One evening last summer, scientists stationed in Colorado pointed low-light video cameras and detectors northeast across the Great Plains and for 3 hours, stared into the mostly dark band of sky above a South Dakota thunderstorm.
Their goal was to capture, in images and data, faint, ephemeral shapes that flash into existence and disappear in a fraction of a second. A glimpse with the naked eye suggests the folds of a curtain or a smear on the sky, perhaps red—or maybe green. Caught by a camera, however, these glowing forms may resemble angels, carrots, or columns. The images are so dim and brief that they stretch the physiological limits of perception. In fact, they stretch technological limits, too.
Only 10 years ago, scientists didn’t believe that these fleeting figures exist (SN: 2/12/94, p. 100). However, in just their brief stakeout last summer, the Colorado-based researchers documented 774 of them, says Walter A. Lyons of FMA Research in Fort Collins.
These recently authenticated apparitions are sprites, natural phenomena that occur at 5 to 10 times the altitude of the cloud tops, high above electric storms. By coordinating measurements from telescopes, planes, balloons, and a battery of other devices, scientists now have come to see these creatures almost as familiar (SN: 12/21&28/96, p. 391).
Theorists believe that they’ve identified the ingredients of nature’s recipe for sprites, even if the proportions remain to be worked out. “I think the basic mechanisms are there,” says atmospheric and space scientist Robert A. Roussel-Dupre of Los Alamos (N.M.) National Laboratory. These mechanisms, he says, suggest a close kinship between sprites and lightning—and a dash of the otherworldly.
The first fuzzy images caught by conventional-speed video cameras gave rise to the archetypes researchers use to sort sprites. An angel has a relatively bright oval head, an airy nimbus, and a vestment that flares toward the ground.
A classic carrot looks similar but has foliage in lieu of a nimbus and tapers at the bottom. Columns are straight, as the name implies, and sometimes they break up into sections, as if cemented by unlit bands of mortar.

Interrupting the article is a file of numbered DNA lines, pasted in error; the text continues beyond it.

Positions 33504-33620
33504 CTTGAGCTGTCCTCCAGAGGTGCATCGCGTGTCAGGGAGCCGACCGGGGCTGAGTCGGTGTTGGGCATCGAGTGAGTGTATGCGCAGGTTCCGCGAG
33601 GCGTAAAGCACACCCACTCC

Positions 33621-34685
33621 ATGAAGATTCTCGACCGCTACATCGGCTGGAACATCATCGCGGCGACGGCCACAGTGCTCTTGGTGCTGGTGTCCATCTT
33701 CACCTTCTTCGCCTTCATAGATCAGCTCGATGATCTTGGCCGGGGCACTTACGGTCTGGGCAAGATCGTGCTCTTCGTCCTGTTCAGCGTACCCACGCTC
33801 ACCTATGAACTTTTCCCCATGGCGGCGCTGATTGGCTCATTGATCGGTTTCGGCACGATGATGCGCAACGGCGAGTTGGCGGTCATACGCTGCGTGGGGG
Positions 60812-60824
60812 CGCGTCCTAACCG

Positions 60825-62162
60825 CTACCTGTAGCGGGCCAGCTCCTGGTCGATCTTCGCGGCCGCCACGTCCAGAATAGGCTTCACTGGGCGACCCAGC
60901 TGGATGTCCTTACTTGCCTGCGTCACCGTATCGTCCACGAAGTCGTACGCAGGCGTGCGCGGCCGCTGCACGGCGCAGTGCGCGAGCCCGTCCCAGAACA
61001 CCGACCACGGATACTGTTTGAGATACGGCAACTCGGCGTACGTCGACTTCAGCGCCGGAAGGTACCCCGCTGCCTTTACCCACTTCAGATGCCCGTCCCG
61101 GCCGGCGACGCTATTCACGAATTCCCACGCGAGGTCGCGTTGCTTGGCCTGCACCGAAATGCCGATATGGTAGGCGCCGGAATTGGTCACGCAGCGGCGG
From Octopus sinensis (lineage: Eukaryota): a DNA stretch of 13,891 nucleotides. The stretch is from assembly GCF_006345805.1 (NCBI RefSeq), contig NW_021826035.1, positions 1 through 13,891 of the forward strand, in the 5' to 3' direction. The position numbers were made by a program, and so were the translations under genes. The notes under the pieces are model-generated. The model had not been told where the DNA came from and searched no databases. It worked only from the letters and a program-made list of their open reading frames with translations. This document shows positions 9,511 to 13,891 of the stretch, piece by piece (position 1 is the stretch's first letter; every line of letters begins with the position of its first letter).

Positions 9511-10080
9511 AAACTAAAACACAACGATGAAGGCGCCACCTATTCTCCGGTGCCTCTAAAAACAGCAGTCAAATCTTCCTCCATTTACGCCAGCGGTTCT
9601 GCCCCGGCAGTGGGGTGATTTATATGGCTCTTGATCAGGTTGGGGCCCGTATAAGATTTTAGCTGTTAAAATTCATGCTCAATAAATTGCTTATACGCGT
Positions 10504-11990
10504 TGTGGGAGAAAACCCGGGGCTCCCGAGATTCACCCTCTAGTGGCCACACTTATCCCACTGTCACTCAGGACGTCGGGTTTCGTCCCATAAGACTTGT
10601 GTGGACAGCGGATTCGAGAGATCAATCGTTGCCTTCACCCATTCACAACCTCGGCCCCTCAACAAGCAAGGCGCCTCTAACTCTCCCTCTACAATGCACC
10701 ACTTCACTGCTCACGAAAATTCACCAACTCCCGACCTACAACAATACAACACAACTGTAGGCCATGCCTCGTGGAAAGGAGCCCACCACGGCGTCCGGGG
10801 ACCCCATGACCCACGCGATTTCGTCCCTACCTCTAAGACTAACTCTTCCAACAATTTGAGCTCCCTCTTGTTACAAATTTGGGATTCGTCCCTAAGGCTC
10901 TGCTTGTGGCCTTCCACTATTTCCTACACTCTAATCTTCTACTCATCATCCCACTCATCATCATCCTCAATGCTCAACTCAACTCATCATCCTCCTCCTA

Sprites stand about as tall as Manhattan tilted on end. A 50-kilometer-thick band called the mesosphere roughly defines the sprites’ habitat. An invisible ceiling holds them to about 95 km above Earth’s surface, while a less well-defined floor keeps them above about 30 km.
Sprites appear in the split seconds that follow touchdown of a lightning stroke, but in just a small fraction of cases. Almost without exception, they follow only a rare, especially powerful form of lightning that has a polarity opposite the norm.
Atmospheric physicist Mark Stanley hunts sprites from Langmuir Laboratory, which sits at an altitude of 10,600 feet, atop Mt. Baldy in arid central New Mexico. Cloud and lightning data tell him where to search. He links to the Web site of the privately run National Lightning Detection Network (NLDN), which triangulates readings from ground-based sensors nationwide and reports the location, size, and polarity of lightning discharges as they occur. Two other sites show Stanley radar and infrared satellite images of clouds.
Based at New Mexico Tech in the nearby town of Socorro, Stanley says that Langmuir gives him a nearly 360-degree outlook. Visibility extends so far, he says, that often as he watches sprites dance on the horizon, the curve of Earth shields the storm and lightning from view.
Typically, Stanley says, his targets stand about 500 km away, southwest over Mexico.